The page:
Root cause analysis is understanding why a defect occurred in the first place. It goes beyond surface-level fixes and seeks to identify systemic issues contributing to defects. In the automotive software industry, root cause analysis can distinguish between a safe, dependable system and one riddled with vulnerabilities. Here are some critical steps to practical root cause analysis:

  1. Choose a tool to categorize and tag defects based on where they were found and where they should have been detected.
  2. Educate team members on how to classify defects and the importance of understanding their origins.
  3. Record defects as they arise, noting their potential causes and related tasks.
  4. For every defect that wasn’t caught on time, ask “why?” Use simple techniques like the “5 Whys” to get to the bottom of it.
  5. Gather all the defects identified every week or two. Determine which should’ve been caught earlier to calculate the Internal Escape Defect Rate.
  6. Plot your defect rate over time. Use symbols or colors to highlight patterns or recurring issues.
  7. Make changes to your process based on what you learn from the root causes. Watch how these changes impact future defect rates.
  8. Regularly revisit your defect tracking and analysis methods—iterate based on what’s working best for your team.

Implementing the Feedback Loop for DERR Improvement

Test automation uses automated scripts and tools to test software applications. It can be a game-changer in automotive software, especially regarding ensuring quality and reliability.

Here’s why test automation is crucial in the realm of ASPICE ISO 26262 software system testing:

  1. Can ensure that regressions are caught early in development. As changes are made to the software, automated tests can be executed rapidly to check if existing functionality still works as expected.
  2. Human testers may introduce variability into the testing process. Automated tests are consistent and reproducible, ensuring that the same tests are conducted in the same way every time.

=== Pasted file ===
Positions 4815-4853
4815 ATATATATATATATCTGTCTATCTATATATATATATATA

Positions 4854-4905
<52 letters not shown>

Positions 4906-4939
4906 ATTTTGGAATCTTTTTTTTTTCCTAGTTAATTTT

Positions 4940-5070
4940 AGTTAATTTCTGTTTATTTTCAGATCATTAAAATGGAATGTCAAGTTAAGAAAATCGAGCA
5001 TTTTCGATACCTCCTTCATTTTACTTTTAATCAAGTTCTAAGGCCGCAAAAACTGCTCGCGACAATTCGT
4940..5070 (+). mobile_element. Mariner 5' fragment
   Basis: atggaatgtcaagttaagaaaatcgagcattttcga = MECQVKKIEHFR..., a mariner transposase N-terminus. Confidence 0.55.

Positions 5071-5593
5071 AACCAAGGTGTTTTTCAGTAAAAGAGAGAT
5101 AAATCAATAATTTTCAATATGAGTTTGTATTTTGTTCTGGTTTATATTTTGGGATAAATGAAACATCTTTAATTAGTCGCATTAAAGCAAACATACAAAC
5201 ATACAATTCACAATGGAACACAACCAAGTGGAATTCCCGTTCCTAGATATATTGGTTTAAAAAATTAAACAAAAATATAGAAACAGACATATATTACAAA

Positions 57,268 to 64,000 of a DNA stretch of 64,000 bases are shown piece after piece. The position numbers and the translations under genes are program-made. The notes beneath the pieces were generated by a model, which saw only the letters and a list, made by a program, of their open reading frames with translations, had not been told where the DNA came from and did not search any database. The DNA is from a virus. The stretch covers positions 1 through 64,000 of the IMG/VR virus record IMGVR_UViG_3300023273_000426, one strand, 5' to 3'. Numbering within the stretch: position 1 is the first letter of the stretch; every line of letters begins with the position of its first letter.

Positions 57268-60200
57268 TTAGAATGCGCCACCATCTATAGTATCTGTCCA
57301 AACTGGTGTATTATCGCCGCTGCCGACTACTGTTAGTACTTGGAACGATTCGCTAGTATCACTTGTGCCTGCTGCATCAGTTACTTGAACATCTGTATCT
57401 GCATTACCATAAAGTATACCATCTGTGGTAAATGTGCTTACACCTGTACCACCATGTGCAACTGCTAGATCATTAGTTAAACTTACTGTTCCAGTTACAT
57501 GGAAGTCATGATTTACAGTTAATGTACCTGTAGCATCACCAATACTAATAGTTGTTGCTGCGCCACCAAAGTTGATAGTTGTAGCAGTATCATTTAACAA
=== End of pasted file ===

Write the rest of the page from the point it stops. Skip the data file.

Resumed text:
3. Allows for the rapid execution of tests, saving time and resources. This is particularly important in the fast-paced automotive industry, in which software updates and releases are frequent.
  4. Can perform a wide range of tests, from unit tests to integration tests and system tests. It can also simulate real-world scenarios to ensure that software functions correctly in various conditions.

A critical component of CI/CD pipelines, where software changes are automatically built, tested, and deployed. This ensures that defects are caught early and that software releases are reliable.

The Feedback Loop: Quick and Actionable Insights

A tight feedback loop between developers and testers is essential in the quest for quality and reliability. It ensures that defects are addressed promptly, reducing the chances of similar issues in subsequent releases. In the context of ASPICE ISO 26262 software system testing, this feedback loop is the bridge that connects the identification of defects to their resolution.

The key elements of a robust feedback loop in the automotive software industry include:

  1. Developer involvement
  2. Testing as a priority
  3. Education and training
  4. Knowledge and training

Training and Skill Development

Periodic training sessions can be instrumental in ensuring the team is updated with the latest testing methodologies and tools. When teams understand the importance of their role and are equipped with the right tools, the number of defects can decrease.

Knowledge Sharing

Encourage teams to share knowledge about recurring defects and their solutions. This can be done through documentation, tech talks, or informal discussions. Sharing knowledge helps prevent the recurrence of similar issues and contributes to DERR improvement.

Complexity is Not an Excuse

The complexity of modern automotive software systems should not deter us from striving for excellence. While the automotive industry faces unique challenges, particularly regarding safety-critical applications, effective metrics, and continuous improvement processes can help navigate this complexity and reduce defect escapes.

Business Impact

Defects in critical safety software, such as that used in autonomous driving systems, can have direct business implications. A high defect escape rate could mean potential recalls, system downtimes, or life-threatening situations. From a financial standpoint, defects caught later in the development cycle or post-production are notoriously more expensive. DERR helps in quantifying and mitigating these business risks.

Empirical Evidence Over Anecdotal Arguments

In the context of automotive software development, relying on empirical evidence rather than anecdotal arguments is crucial. Numerous studies have shown that when properly managed and paired with effective methodologies, metrics like the Defect Escape Rate and its reduction can significantly improve software quality and reliability. This evidence-based approach is a cornerstone of quality assurance in the automotive sector.

The Importance of a Feedback Loop

In automotive software development, the journey to reduce defect escapes is an ongoing endeavor. The Defect Escape Rate and its evolution into the Defect Escape Reduction Rate serve as critical metrics that guide this journey. The feedback loop plays a pivotal role in this quest for excellence. It ensures that lessons learned from defect escapes are not lost but are incorporated into the testing process to prevent similar issues in the future.